Ceiling soundproofing is the final touch to create a complete soundproof room. Techniques to help soundproof your ceiling are also helpful if you live in a shared space with noisy neighbors. Feeling annoyed because of noise is a common experience. According to a study published in BMC Public Health, it can lead to negative health outcomes as well.
Noise Concerns for Ceiling Soundproofing
There are different noise types that you should consider when soundproofing a ceiling: airborne noise and impact noise.
- Airborne Noise – Airborne noise, also called acoustic noise, is noise that travels through the air. These noise waves travel through the air until they meet with something solid like a floor. The air waves create vibrations that carry the sound through the floor and ceiling.
- Impact Noise – Impact noise, also called structural noise, is created when someone impacts a surface and creates energy that bounces off the structures around it. This means that the energy created when someone walks on the surface above you, creates vibrations that travel through the floor to the ceiling through the hard surfaces between.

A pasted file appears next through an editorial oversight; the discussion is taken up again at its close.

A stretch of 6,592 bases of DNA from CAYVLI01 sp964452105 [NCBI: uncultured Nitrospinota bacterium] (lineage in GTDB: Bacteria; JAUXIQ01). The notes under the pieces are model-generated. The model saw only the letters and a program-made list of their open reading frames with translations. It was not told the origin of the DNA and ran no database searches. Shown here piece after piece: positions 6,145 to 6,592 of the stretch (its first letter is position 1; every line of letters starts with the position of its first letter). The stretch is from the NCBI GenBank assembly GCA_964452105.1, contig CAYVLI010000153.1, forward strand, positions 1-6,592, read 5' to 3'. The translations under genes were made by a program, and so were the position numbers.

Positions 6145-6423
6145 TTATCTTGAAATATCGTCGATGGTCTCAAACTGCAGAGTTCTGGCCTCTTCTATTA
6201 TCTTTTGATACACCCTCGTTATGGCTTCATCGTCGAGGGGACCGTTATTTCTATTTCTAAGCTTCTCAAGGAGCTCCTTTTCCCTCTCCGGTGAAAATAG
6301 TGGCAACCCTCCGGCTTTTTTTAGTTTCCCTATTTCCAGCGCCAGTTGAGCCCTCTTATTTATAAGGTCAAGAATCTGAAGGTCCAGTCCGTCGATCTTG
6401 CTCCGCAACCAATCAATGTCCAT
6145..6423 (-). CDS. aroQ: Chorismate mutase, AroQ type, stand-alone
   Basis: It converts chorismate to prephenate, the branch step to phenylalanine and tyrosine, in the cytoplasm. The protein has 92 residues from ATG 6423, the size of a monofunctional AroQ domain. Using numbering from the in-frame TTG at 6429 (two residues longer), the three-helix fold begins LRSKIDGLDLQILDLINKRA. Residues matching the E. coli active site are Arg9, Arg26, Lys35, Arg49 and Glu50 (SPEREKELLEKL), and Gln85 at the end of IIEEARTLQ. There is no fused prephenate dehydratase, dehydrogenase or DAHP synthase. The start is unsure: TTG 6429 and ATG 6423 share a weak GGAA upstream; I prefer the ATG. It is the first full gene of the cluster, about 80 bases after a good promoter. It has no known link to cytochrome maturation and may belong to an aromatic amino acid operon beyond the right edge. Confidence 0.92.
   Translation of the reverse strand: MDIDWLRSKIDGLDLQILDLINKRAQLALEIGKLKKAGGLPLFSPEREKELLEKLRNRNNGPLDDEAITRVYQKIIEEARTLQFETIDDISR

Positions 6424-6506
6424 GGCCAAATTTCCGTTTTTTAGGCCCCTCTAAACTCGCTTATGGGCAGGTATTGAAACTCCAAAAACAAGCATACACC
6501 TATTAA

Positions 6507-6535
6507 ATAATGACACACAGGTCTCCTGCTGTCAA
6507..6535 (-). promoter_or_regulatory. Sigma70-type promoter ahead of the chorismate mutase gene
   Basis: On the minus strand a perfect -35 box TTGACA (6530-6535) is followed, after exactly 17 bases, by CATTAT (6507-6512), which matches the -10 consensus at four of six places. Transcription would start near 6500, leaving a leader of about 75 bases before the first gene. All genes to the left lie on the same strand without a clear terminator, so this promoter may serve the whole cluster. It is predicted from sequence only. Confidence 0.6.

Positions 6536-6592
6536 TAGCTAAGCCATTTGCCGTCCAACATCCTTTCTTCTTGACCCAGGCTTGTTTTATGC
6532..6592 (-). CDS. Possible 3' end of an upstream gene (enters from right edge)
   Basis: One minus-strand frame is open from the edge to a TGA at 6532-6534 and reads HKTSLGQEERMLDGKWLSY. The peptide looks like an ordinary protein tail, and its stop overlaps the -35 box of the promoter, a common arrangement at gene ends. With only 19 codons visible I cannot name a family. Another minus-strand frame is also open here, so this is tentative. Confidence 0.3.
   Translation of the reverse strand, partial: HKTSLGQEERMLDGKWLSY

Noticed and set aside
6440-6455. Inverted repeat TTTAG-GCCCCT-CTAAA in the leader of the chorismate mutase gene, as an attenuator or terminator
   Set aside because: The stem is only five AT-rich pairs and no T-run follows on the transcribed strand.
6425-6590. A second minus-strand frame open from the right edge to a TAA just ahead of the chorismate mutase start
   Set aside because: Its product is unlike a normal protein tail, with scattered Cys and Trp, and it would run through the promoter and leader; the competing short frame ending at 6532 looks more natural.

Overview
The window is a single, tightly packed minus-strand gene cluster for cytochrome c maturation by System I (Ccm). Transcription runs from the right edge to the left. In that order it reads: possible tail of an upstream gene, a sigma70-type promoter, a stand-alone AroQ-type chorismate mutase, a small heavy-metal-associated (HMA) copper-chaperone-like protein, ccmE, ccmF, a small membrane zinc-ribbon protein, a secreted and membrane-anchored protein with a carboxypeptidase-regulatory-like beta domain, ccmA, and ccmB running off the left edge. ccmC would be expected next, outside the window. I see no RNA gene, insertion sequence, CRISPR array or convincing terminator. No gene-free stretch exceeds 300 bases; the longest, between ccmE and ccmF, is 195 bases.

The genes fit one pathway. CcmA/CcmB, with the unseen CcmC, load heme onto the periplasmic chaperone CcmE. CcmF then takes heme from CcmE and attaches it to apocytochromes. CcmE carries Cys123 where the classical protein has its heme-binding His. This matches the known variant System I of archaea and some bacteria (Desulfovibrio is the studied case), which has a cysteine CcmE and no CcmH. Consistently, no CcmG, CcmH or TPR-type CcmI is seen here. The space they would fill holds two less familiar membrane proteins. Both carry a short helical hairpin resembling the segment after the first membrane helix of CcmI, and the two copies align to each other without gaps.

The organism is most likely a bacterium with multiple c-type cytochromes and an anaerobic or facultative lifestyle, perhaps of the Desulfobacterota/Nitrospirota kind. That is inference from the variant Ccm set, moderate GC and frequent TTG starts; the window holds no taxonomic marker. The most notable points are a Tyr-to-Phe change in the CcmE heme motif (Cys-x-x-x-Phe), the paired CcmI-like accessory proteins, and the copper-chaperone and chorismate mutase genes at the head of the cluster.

Understand Your Ceiling Types Before You Begin
Whether you are starting from scratch or working with an existing ceiling, knowing your ceiling is a good starting place. There are two main types of ceilings, solid using drywall/plaster and a dropped ceiling. Solid ceilings are easier to work with because there is more mass in drywall or plaster than with suspended ceilings. Also, suspended ceilings have more space between the levels and components like pipes for sound to travel through.
Deciding the Scope for Ceiling Soundproofing
Strategies for soundproofing ceilings can be the same for new and existing ceilings depending on the scope of your project. Decide how much the noise from above bothers you to decide how much work you should do to mitigate it. Also, if you own the space above your ceiling, you can employ measures to dampen the floor noise. This means that the methods you use on the ceiling need not be as extensive.
How to Soundproof a Ceiling
If you want to create a soundproof ceiling from scratch, there are great products that can help you create a more peaceful space.
Decoupling is a strategy that involves separating the floor and the ceiling so that vibrations do not travel from one to the other. You can do this in several ways, but resilience channels and isolation clips applied to ceiling joists are two effective strategies.
- Resilience Channels – These are metal bars that you attach across the wood framing. The drywall is attached to the metal bar rather than the joists. This separates the path of vibrations between the drywall and the joists causing less sound transfer.